• Isaac L. Davis

Interview with Meme Saint Laurent: Fashion Meme Deep Dive Part 3




With the help of fashion meme titans like Vetememes, Meme Saint Laurent and Fashion Wankers, the ARCHIVE.pdf Team have interviewed all individuals to truly understand just how deep this fashion meme rabbit hole goes. From educating the masses on fashion, to their impact on the fashion industry, the toxicity and beauty of the community, and much more, today we’ll be revealing one of fashion’s greatest online mysteries: Fashion Memes.


If you ask anyone “Who first comes to mind when you hear the term Fashion Meme Account?”, it’ll come as no surprise if Meme Saint Laurent ranks among the top. Created by Karsten Kroening, MSL has simply stood the test of time in both the online fashion and fashion meme subcultures, and this comes as no surprise, for the sheer dankness of its original memes knows no limits. Underneath the multiple layers of this delicious onion, however, lays valuable insights into both the fashion meme community and fashion industry.


As part of our Fashion Meme Deep Dive Series, we have interviewed Karsten to gain a deeper understanding of this seemingly superficial scene called fashion memes. From Karsten’s involvement within the fashion industry to the multiple sides of the fashion meme community, this exclusive interview will show you just how deep the fashion meme rabbit hole goes.



What do you believe was your first experience when it came to memes and fashion memes?


I'm Gen Z so when I was handed a phone, I got a phone when I was maybe 14, so awhile back, and then just through social media, Instagram. I became pretty acquainted with early meme culture. Fashion memes in particular, when I got into fashion they weren't really as much of a thing. I think if you went on Reddit or male fashion you might see one or two every once in a while. And I think I even remember seeing some about Davil before I started making memes in that Grailed culture realm. But there was really no place for fashion memes in particular. I think Davil posted a couple but he wasn't mainly focused on fashion memes at the time. He was mainly focused on his brand Vetememes.


And so when I was like about 15 or 16 I started making starter packs for my friends. Two of my friends coincidentally were also into fashion and we knew a couple of people in our city who were also into fashion so I'd make little starter packs for them. I just started making those and I got good with hashtags and stuff. I was posted a couple of times by Davil and that really helped kickstart my page really, and from there I was just able to grow.




How would you explain your evolution in terms of the way you approach memes?


It started off like starter packs, just what me and my friends were wearing, the people we knew in the community, people online we knew, and then it progressed into I guess almost like a political comic, in what I would refer to the other ones as in comparison. Because oftentimes it wasn't necessary... It was mainly one or two images with some bold texts with a white background. It was pretty cut and dry, usually what those early fashion memes were. And it would usually be a pun or something of the sorts. It would be making a very direct commentary onto, for example, Rick Owens Ramones, Archive Culture, Hype Beasts. And then eventually it just moved on to a broader sense of what we would consider memes. It's just anything and everything. I guess it might be a little bit less commentary. And I think it's shifted into more of just fun, which I'm okay with because I think there's a lot of commentary to be made on fashion. But I think at the moment I'm just more focused on posting memes, which do have some commentary definitely at some points, but are just more fun for the community to enjoy.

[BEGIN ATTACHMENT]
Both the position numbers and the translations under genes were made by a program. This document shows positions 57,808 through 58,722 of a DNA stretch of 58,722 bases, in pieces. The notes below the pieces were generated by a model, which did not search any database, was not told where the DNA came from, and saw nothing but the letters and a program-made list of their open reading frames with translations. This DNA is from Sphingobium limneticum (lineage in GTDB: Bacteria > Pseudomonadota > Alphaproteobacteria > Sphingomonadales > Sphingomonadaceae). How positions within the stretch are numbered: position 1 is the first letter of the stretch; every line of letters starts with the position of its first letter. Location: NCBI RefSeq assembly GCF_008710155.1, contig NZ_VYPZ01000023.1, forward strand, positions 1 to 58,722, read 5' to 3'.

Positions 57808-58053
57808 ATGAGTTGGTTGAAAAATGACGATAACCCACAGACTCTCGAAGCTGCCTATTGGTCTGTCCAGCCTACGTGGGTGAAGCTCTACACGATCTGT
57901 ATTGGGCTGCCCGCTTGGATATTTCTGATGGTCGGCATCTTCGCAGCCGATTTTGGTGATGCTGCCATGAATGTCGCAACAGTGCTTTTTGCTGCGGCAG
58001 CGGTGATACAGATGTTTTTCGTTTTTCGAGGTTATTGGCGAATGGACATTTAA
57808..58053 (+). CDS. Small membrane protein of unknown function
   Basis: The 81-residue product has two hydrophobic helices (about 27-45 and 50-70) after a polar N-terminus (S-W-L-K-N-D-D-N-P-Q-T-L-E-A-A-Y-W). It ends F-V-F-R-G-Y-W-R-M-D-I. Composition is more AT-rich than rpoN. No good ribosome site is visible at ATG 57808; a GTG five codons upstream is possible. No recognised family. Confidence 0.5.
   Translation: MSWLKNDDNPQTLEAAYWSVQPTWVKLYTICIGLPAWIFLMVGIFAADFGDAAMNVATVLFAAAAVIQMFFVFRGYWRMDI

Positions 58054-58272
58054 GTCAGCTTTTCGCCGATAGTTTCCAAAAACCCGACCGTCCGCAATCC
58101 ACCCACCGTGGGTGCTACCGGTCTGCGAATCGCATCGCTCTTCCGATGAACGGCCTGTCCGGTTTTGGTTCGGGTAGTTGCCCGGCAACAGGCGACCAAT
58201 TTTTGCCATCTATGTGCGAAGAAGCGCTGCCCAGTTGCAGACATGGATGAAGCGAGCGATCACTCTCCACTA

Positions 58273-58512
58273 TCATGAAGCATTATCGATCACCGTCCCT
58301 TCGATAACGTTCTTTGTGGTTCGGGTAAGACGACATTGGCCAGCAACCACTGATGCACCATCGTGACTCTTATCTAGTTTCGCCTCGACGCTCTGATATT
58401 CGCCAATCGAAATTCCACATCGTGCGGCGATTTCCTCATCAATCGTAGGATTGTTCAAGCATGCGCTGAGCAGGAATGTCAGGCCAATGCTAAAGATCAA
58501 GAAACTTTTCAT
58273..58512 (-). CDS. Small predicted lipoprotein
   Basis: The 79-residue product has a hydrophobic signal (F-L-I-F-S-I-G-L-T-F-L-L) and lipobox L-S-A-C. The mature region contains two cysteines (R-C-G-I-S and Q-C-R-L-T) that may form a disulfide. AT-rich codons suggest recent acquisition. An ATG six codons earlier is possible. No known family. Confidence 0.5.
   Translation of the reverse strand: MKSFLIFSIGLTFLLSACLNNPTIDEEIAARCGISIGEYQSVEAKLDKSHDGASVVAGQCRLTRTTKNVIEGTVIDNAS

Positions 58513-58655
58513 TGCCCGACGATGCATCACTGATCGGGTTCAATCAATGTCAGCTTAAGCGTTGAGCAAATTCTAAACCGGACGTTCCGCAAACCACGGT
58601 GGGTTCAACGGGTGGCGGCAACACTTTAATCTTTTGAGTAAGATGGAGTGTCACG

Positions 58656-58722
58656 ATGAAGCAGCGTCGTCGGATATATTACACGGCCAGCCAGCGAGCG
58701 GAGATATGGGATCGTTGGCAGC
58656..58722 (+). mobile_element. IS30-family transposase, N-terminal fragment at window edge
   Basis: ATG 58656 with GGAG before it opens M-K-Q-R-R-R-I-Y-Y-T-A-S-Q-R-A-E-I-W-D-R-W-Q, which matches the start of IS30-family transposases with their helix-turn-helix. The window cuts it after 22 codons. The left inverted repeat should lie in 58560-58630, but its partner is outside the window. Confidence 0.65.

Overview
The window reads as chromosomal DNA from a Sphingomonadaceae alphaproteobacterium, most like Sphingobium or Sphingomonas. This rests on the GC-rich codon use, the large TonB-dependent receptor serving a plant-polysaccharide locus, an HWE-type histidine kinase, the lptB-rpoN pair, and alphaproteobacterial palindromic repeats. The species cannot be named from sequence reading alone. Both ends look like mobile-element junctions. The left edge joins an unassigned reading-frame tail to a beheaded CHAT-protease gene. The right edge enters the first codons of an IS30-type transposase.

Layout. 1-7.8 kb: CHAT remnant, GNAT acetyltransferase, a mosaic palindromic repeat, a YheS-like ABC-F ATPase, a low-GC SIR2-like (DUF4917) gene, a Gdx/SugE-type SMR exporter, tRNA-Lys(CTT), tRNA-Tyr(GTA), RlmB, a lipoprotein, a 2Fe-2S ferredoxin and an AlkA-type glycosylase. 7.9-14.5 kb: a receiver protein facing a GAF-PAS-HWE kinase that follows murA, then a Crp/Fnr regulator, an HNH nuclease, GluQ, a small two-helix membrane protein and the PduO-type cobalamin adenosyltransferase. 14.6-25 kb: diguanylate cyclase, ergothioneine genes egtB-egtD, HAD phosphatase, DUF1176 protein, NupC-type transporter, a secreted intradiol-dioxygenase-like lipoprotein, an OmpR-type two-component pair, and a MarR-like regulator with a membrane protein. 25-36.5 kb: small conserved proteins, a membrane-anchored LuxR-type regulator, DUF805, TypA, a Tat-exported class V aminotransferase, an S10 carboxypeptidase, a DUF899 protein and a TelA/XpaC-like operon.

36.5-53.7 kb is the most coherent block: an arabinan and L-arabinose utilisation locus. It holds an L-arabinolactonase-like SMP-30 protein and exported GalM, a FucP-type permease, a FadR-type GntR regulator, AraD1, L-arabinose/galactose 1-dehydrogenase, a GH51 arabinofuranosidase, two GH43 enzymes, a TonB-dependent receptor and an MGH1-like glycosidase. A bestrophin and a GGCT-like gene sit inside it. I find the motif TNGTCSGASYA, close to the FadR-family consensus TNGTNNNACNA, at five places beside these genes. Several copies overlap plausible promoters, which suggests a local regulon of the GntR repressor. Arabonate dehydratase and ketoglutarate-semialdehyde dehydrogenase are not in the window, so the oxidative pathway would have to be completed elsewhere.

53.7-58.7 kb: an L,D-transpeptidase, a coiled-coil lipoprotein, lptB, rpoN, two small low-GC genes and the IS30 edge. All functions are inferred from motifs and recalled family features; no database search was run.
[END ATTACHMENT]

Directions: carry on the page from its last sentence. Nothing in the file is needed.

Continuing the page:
Do you have any examples of memes you’ve made that were more heavy in subject matter?


I don't want to necessarily say people got worn down by these memes, but I think there were definitely times where I would go more into meme that have got heavier subjects. For example Ian Connor was somebody I made a lot of memes upon on the past. And not necessarily... Of course I wasn't joking about the sexual assault but I was making commentary on him as a person and saying, "Hey," it's one of those ways you can see satire can actually have a good effect on a sub community as a whole. It’s kind of saying, "Hey, there's a lot better designers than this guy. This guy has some questionable choices."


What are your views on toxicity in the fashion meme community?


I think we have been in a lucky enough state. Because I've been so involved in the community I've seen some pretty bad accounts pop up that are extremely toxic. And none of those have ever gotten a huge following, which is really nice. I also wouldn't say, that fashion memes have made the community more toxic. That doesn't line up to me because I was involved in the fashion community before I made memes and I see a lot of the same comments, I see a lot of the same behavior. The toxicity that is in fashion has existed way before the internet as well. We all know about The Devil Wears Prada stereotypes and stuff like that. Fashion has never truly been a non-toxic community. There's no community which isn't toxic when it has a community. But I think painting it on fashion memes in particular, I think there's always conversations about how to improve but I don't think that there's necessarily a huge correlation.

What would you say are the positive aspects to the fashion meme community?